Specifying types in code

Because the type identifiers assigned to types are not fixed, code that uses types should look up the name to convert to an identifier rather than embed a number (using secpol_get_type_id()).

Assigning types to processes

Processes started from the ifs start-up script are not automatically fully controlled by a security policy. Although they appear to have a type ID of 0 and are affected by some parts of a policy, they only have the set of abilities that QNX Neutrino assigns by default.

During the startup process, transient commands such as mount can be run without explicit types but anything that runs beyond startup should not. To start processes with explicit types, QNX Neutrino provides the on utility and slm service, though you can also do it via custom services or utilities by using the type ID attribute in calls to posix_spawn().

After a process is started with an explicit type, it is fully controlled by a security policy and any child processes that it creates inherit the parent's type (unless the process explicitly changes it or the policy dictates that type should change). Thus, by making sure that all processes that run past startup have an explicit type, you ensure that the system is fully controlled by the policy, and only processes that the policy fully controls can be created.

To verify that there are no processes running without an explicit type, run pidin -f a_n after startup and check the output to make sure that all processes have a security type.

Processes can change their own type by calling secpol_transition_type() and set the type of processes they spawn by using secpol_posixattr_settypeid(). However, the ability to change their own type or that of their children is controlled by an ability and thus controlled by the policy.

Assigning types to objects

When a policy determines whether an action can be taken, it considers the type of the process that takes the action and the object it acts on.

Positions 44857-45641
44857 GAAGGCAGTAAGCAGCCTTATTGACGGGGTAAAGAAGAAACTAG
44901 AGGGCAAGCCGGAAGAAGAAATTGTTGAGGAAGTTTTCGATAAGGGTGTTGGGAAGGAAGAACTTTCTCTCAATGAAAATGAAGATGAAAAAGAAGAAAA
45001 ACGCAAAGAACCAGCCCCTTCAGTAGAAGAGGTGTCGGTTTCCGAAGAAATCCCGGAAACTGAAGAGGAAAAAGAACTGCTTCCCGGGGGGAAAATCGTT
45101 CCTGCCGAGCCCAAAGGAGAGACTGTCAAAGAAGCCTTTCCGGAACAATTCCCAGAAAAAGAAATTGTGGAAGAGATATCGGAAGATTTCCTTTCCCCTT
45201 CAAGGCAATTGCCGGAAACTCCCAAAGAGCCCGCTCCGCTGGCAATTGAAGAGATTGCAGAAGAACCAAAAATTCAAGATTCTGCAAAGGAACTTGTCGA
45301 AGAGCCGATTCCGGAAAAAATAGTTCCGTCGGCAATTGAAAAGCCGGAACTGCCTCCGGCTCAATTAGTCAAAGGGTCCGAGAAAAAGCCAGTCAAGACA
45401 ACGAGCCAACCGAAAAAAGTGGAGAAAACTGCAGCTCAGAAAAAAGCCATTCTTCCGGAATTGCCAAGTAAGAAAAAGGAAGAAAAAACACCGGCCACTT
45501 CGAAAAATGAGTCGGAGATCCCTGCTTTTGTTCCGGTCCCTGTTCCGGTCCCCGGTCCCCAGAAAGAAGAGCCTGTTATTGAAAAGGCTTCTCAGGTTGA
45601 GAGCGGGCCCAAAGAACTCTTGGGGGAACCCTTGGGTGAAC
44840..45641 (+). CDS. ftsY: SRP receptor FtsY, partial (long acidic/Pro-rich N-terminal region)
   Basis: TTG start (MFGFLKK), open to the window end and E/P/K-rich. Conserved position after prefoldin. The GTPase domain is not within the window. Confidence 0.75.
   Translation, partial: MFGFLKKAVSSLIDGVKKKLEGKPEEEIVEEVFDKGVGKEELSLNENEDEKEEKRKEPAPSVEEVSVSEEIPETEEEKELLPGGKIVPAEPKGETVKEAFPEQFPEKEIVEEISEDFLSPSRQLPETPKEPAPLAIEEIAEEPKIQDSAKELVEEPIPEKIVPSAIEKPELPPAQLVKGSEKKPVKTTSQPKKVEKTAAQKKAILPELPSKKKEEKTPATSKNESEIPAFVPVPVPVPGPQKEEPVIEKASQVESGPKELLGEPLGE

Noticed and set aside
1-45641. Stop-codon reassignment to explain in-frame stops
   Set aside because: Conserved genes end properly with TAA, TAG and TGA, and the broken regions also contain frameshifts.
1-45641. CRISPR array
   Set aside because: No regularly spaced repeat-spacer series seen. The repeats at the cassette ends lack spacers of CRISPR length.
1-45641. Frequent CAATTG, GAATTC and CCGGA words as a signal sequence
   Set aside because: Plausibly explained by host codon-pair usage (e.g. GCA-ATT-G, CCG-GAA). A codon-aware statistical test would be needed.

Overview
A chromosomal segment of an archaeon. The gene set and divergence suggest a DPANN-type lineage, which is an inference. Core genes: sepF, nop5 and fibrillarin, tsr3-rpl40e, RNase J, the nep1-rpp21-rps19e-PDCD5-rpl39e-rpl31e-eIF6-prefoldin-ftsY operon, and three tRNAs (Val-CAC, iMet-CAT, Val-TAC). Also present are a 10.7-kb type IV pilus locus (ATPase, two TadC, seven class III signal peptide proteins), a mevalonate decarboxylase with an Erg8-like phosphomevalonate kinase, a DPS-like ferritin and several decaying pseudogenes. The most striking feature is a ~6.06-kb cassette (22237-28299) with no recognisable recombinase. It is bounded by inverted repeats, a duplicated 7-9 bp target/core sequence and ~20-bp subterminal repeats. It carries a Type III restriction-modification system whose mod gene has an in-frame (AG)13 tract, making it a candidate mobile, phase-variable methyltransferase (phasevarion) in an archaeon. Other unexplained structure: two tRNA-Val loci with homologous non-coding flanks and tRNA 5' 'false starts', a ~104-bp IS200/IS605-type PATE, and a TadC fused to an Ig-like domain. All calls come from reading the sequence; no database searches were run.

Currently, the only object that is provided by QNX Neutrino is a channel. The type assigned to a channel determines the types that other processes must have to connect to it.

By default, channels have the type of the process that creates them. In addition, a security policy can specify which type a channel takes when a process of a specified type calls resmgr_attach() for a specific path. For more information, see Rules for connecting to channels.”

You can add objects that take types as required by defining the object class and the associated actions in the security policy and then referencing them in policy rules. For an example of using a custom class that represents an acted-on object (a mountpoint), see “Permission checking by operation and object acted on” in Customizing permissions using a security policy.”

Controlling type changes

Use the PROCMGR_AID_SETTYPEID ability to:

Usually if a process is granted the PROCMGR_AID_SETTYPEID ability, it should be granted only a limited subrange since a process can gain the privileges of any type it is allowed to switch to or spawn processes with.

Security policies and Qnet

The way type identifiers are numbered becomes important only when you use Qnet and a different security policy between nodes. To ensure the correspondence of type identifiers on each nodes, ensure that any types that must be used across nodes are defined in a single file that is compiled into all policies prior to any other type definitions.